TOKYO, July 27 (Reuters) – Japanese equities rose on Tuesday, tracking overnight gains on Wall Street as investors cheered upbeat corporate earnings, but the benchmark Nikkei 225 failed to close above the 28,000 key psychological level for a second straight session.
Like Monday, the Nikkei briefly traded above that level but pared gains before the close amid caution ahead of this week’s Federal Reserve policy meeting and a pick-up in both the U.S. and Japanese earnings seasons.
The Nikkei share average finished the day 0.49% higher at 27,970.22. It hasn’t closed above 28,000 since July 16.
The broader Topix climbed 0.64% to 1,938.04.
On Wall Street, the S&P 500, Dow and Nasdaq all posted record closing highs overnight.
“The overall strong earnings from corporate America have investors thinking the U.S. recovery is on track, and that should also be a plus for Japan’s economy,” said Masahiro Ichikawa, chief market strategist at Sumitomo Mitsui DS Asset Management.
“At 28,000 though, investors are adopting a wait-and-see stance before trying to take Nikkei higher.”
Stocks tied to the global economic recovery outperformed, with the Topix value index rising 0.79%, compared to a 0.5% advance in the growth index.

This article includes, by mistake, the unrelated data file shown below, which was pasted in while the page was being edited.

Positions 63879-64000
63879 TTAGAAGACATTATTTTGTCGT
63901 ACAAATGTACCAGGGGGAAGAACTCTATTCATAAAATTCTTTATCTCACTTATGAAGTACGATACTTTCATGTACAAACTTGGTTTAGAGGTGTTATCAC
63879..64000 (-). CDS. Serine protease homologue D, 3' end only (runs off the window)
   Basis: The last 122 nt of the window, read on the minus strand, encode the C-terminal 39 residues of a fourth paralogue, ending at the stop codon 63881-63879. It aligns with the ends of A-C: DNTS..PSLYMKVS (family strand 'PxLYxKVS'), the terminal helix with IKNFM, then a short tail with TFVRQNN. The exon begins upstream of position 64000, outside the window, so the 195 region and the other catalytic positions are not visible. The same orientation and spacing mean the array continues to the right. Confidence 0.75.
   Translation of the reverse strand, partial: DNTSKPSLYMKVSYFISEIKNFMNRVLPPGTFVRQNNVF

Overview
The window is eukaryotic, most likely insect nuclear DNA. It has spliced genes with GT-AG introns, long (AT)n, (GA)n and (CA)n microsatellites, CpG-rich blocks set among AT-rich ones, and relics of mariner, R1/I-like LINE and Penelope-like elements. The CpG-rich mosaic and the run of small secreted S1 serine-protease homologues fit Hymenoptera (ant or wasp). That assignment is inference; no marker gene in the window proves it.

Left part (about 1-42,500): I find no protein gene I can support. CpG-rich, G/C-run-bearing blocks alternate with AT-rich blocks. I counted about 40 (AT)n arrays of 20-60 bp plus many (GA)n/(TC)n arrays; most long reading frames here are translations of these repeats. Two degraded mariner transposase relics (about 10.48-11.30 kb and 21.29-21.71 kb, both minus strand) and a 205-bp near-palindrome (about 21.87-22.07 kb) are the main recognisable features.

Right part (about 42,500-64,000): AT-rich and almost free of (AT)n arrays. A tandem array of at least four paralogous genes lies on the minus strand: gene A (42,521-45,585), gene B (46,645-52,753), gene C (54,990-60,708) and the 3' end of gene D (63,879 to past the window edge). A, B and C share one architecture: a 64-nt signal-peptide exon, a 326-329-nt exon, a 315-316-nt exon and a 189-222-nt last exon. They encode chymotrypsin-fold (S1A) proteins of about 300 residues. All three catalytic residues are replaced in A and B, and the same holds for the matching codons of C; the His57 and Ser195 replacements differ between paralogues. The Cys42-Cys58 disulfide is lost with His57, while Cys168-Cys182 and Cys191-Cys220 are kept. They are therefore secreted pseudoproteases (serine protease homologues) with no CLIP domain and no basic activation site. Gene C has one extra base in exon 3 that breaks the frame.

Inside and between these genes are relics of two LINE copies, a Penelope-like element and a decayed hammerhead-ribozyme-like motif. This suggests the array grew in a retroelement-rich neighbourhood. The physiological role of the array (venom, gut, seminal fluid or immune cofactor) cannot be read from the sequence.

Among Topix sub-sectors, airlines rallied the most with a 3.29% climb. Next was non-ferrous metals with a 2.09% jump, followed by a 1.74% advance for iron and steel.
The Fed starts a two-day meeting later in the day, and investors will be watching closely for any new hints about when the U.S. central bank would pare back stimulus.
Tech giants Apple Inc, Microsoft Corp, Amazon.com Inc and Google parent Alphabet Inc all report earnings with week.
On the Nikkei, Sumitomo Metal Mining Co led gains with a 4.49% advance, followed by a 3.96% rise in fishing and frozen-foods company Nippon Suisan Kaisha and a 3.3% increase in airline ANA Holdings.
Rakuten Group led the losers, diving 7.31% after ratings company S&P downgraded the e-commerce firm, citing souring finances tied to the launch of its mobile phone business. (Reporting by Kevin Buckland in Tokyo, Editing by Sherry Jacob-Phillips and Subhranshu Sahu)